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I have been working through Linear Algebra Done Right by Axler and I have a quick question about Linear Maps, and in particular, their inverses. My question arose while working through the following proof:

A linear map is invertible iff it is bijective.

My qualm is not with the proof itself, as it is quite straightforward. My question however is this: When assuming that a linear map T:V [itex]\rightarrow[/itex] W is bijective and showing that T must then be invertible, the proof first shows that if, for each w [itex]\in[/itex] W, Sw is defined to be the unique element of V that is mapped to w, that is T(Sw) = w, then clearly TS=I and it is shown that ST=I, where the first I is the Identity Map on W and the second is the Identity Map on V. This direction of the proof then finishes by showing that S is linear. But my question is, if S satisfies the properties: ST=I and TS=I, but S is not linear, what is S? Is it just a non-linear map that "undoes" T, because by definition, S cannot be the inverse of T?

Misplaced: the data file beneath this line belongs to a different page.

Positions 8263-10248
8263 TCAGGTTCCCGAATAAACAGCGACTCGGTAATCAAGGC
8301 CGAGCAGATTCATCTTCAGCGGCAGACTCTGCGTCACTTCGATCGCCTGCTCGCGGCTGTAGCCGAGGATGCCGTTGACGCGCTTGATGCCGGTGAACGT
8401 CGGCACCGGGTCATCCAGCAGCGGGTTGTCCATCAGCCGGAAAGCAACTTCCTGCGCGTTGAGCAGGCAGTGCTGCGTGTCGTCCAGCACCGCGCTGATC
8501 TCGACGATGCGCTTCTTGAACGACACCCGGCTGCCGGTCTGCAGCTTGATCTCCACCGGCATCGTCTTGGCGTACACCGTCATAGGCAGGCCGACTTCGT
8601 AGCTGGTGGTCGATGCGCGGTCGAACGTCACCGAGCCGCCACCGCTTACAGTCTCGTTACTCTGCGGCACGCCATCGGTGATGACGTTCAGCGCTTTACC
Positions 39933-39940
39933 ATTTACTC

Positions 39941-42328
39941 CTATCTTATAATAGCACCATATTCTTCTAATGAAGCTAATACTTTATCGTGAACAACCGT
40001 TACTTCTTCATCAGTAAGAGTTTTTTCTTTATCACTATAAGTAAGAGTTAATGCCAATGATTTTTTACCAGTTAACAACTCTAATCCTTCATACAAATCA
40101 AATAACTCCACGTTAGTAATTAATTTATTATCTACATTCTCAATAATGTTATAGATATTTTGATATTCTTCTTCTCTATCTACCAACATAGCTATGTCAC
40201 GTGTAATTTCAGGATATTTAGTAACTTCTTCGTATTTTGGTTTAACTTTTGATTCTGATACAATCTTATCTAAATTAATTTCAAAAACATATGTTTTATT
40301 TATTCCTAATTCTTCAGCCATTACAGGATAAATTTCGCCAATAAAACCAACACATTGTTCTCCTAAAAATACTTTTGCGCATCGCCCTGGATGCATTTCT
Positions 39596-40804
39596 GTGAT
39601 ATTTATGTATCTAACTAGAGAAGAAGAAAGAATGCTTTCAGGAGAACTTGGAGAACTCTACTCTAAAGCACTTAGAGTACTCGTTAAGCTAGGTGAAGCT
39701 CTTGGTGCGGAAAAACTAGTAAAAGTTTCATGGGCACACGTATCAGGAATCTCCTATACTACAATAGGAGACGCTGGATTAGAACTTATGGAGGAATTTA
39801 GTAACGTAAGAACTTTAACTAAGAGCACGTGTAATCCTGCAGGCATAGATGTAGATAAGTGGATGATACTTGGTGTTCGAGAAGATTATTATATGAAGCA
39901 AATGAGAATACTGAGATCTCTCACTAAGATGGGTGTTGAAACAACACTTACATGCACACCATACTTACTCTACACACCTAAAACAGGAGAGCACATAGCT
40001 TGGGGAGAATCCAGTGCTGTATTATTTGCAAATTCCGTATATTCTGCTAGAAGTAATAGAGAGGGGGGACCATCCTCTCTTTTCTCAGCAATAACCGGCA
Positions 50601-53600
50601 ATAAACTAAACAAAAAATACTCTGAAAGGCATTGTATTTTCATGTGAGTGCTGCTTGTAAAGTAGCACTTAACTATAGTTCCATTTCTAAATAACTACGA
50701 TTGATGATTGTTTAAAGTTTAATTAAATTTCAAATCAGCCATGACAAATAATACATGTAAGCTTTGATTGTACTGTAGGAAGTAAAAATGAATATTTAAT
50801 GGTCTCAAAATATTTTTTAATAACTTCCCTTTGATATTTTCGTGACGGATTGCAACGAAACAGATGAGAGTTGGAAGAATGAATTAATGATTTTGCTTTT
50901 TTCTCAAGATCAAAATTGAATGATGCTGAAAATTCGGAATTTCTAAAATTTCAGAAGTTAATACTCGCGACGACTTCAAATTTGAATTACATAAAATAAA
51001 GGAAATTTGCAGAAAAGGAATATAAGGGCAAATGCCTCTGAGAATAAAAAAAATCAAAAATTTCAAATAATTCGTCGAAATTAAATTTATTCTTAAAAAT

Thanks.